That it's not speculation.

Oh, it still is. You are assuming that they did not care about the actions imposed on the "lesser classes" and asserting that ALL were uncaring as well. Can you know this for sure? No. Therefore, it is speculative.

Oh well, it must be so comforting for the lower classes that there were some upper class people that cared about them. That makes it all worthwhile.

Seriously, I don't get your point this time. What difference does it make if some people cared? Doesn't the fact that almost all of the others did not even think there was anything amiss count for anything towards the point I'm making?
You will say that I don't really know you
And it will be true.
annhasle
Posts: 6,657
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3/21/2011 3:49:44 PM
Posted: 5 years ago
At 3/21/2011 3:46:01 PM, nonentity wrote:
At 3/21/2011 3:32:26 PM, annhasle wrote:
At 3/21/2011 3:29:01 PM, nonentity wrote:
At 3/21/2011 3:17:48 PM, annhasle wrote:
At 3/21/2011 3:15:44 PM, nonentity wrote:

No. What you bolded means that regret can come from either remorse or being punished. Regret =/= remorse.

Regret stems from remorse. They go hand-in-hand.

You can regret being caught, obviously. You can regret the actions that led you to being caught. But you can only be remorseful of something you believed to be wrong.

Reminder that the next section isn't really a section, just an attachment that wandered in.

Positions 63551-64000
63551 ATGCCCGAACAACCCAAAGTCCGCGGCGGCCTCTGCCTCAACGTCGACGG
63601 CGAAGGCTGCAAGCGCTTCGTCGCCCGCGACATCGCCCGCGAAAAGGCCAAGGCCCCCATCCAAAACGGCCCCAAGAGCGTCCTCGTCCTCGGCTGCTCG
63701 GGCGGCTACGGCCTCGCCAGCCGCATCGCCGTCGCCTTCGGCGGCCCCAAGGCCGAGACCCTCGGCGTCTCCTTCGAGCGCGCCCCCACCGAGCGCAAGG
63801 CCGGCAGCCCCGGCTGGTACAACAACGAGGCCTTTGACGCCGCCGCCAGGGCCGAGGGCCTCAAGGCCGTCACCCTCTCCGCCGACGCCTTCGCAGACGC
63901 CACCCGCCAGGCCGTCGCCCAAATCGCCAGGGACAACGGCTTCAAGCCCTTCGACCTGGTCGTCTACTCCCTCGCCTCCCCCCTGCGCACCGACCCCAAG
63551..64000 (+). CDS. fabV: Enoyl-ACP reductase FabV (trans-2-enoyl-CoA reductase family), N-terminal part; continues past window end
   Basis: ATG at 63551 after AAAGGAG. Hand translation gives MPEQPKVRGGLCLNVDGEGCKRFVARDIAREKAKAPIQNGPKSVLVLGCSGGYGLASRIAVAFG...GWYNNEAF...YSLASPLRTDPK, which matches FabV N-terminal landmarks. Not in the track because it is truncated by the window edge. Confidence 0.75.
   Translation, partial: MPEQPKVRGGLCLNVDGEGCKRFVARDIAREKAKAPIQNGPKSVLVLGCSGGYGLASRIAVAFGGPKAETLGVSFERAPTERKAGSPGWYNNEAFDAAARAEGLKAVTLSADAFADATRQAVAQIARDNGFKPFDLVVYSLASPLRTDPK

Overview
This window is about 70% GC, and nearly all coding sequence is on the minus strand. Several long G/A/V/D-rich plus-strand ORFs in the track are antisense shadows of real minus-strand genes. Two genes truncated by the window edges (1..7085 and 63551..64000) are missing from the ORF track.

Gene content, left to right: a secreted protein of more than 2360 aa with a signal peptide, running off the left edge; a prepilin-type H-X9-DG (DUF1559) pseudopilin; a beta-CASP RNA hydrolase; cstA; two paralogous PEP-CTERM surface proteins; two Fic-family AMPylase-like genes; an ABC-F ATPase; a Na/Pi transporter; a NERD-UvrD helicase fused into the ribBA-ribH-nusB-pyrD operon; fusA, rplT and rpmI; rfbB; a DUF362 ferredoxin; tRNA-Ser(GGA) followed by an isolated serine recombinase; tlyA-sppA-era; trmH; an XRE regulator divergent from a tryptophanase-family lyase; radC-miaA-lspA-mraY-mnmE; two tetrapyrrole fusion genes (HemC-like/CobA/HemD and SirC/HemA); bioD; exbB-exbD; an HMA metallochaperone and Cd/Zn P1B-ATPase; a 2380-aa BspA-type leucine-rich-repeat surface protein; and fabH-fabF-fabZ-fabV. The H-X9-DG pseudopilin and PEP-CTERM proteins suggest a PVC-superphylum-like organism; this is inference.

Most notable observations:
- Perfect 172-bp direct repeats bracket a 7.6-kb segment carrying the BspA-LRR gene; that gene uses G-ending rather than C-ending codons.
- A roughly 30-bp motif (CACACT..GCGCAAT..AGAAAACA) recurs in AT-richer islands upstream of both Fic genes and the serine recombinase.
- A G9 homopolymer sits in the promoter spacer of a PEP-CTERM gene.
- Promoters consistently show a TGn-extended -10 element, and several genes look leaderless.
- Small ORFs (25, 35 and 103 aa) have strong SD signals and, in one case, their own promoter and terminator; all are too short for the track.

I've already demonstrated that remorse can result from violent actions even if they are judged as amoral.

For example, if I shot a neighbor -- I know its not "wrong". But I'd feel remorse for being caught, losing the trust of family and committing a violent action when it could have been solved in a peaceful alternative.

That's still not remorse, it's just regret.

"Remorse is an emotional expression of personal regret "

Belief that something was wrong is the implicit definition of remorse.

That can cause remorse. But so can other triggers -- such as consequence or realization of the tactic used on the victim. I've already described those possibilities.

Psychopaths don't feel remorse. Of course they would regret being caught.

No, they don't. Your point is?